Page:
Shooting exposes vulnerabilities for federal and state lawmakers

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Security at the North Carolina General Assembly was higher after Wednesday's attack in Virginia.

The attempt to shoot and kill US congressmen on Wednesday provoked many questions about security protocols for members of the Legislative Branch, whose detail does not match that of the Chief Executive.

On the federal level, the Department of Homeland Security costs taxpayers $62 billion to protect our borders, ports, presidents, their families, and any visiting foreign dignitaries.

Of the 535 members of the United States Congress, however, only the leading members of the House and Senate receive the same kind of 24/7 attention: Speaker of the House Paul Ryan (R-Wisconsin), House Majority Leader Kevin McCarthy (R-Texas), House Majority Whip Steve Scalise (R-Louisiana), House Minority Leader Nancy Pelosi (D-California), House Minority Whip Steny Hoyer (D-Maryland), Senate President Orrin Hatch (R-Utah), Senate Majority Leader Mitch McConnell (R-Kentucky), Senate Minority Leader Chuck Schumer (D-New York) and Senate Minority Whip Dick Durban (D-Illinois).

The United States Capitol Police, which works together with the House and Senate Sergeants at Arms, protects all members of Congress and safeguards the Capitol - as well as the myriad staffers, lobbyists and tourists on the premises.

"In my own personal opinion, we don't need to change what we do dramatically," former Rep. Robin Hayes (R-North Carolina) told ABC11. "All of us are involved and can play a part in demanding that [politics] be a positive process and not just a contact sport."

Hayes, the current chair of the NC GOP, was elected to five terms in Congress and served from 1999-2009. He explained how outside the Capitol he received the same security as anyone else traveling between North Carolina and Washington, D.C. If he wanted extra security at a town hall meeting or campaign event, his staff would coordinate - and pay for - coverage from a local police or sheriff's department.

Still, the Wednesday's shooting exposed how vulnerable those leaders can be outside the Capitol, but Hayes cautions changing the status quo.

"If we live in a state of fear and concern, it threatens a free and open society."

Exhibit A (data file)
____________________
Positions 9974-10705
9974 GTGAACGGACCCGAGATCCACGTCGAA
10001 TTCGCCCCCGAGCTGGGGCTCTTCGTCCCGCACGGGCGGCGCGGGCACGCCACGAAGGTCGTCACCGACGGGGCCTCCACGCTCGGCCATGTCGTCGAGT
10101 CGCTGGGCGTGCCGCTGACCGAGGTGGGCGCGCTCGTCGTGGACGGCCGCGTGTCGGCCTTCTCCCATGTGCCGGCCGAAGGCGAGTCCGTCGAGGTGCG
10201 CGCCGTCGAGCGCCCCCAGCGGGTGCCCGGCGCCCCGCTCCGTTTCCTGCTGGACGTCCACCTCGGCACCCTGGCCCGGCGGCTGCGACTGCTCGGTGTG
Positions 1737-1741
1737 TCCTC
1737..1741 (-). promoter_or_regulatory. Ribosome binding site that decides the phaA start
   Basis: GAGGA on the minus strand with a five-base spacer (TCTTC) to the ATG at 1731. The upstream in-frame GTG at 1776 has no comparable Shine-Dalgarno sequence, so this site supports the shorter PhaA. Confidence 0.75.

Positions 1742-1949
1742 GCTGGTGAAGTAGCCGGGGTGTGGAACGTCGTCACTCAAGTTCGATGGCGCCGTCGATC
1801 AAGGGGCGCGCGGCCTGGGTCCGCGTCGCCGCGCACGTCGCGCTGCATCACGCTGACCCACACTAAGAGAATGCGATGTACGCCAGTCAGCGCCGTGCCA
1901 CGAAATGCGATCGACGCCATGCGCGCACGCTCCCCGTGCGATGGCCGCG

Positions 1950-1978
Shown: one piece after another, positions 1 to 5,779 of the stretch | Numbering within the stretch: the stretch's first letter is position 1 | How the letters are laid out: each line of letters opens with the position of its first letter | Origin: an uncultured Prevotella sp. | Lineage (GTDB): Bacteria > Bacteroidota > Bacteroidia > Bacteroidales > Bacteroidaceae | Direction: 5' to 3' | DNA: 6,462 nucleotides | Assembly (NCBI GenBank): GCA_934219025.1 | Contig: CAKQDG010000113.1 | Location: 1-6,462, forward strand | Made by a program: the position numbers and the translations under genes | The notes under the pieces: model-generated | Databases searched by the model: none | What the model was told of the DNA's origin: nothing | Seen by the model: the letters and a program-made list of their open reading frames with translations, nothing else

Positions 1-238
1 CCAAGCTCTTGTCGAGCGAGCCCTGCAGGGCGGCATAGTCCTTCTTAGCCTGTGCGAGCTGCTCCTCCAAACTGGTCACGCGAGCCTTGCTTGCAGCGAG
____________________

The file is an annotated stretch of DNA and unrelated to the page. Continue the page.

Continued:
On the state level, only Governor Roy Cooper is afforded full-time security detail that's provided by the North Carolina Highway Patrol. The North Carolina Capitol Police, with a budget of $5 million and a staff of about 60 officers, safeguards all state government buildings within Wake County.

The Legislature has its own security force, the General Assembly Police Department, which has jurisdiction to operate within the I-440 beltline, but is also empowered to investigate threats to lawmakers throughout the state.

Chief Martin Brock, who first joined the GAPD 18 years ago, explained to ABC11 investigators flag suspicious emails and calls almost every day. "They could be anything from 'I hope your house burns down' and we've seen some language 'I'll dance on your grave,'" Brock said.

Unlike Congress, NCGA leaders like Speaker Tim Moore (R-Cleveland) or Minority Leader Darren Jackson (D-Wake County) do not have any security outside the General Assembly. Under the House and Senate rules, lawmakers are entitled to request a GAPD security detail in a viable threatening situation or for public appearances - at a cost.

"If there's an official request, such as a town hall meeting of a redistricting committee meeting, we'll accompany that member," Brock added.

The GAPD also works closely with the House and Senate Rules Committee chairmen, which determine security protocols for each legislative session.

According to Brock and House Rules Chairman David Lewis (R-Harnett County), they are constantly working on security plans and, without elaborating, confirmed heightened security measures in light of the Virginia shooting.

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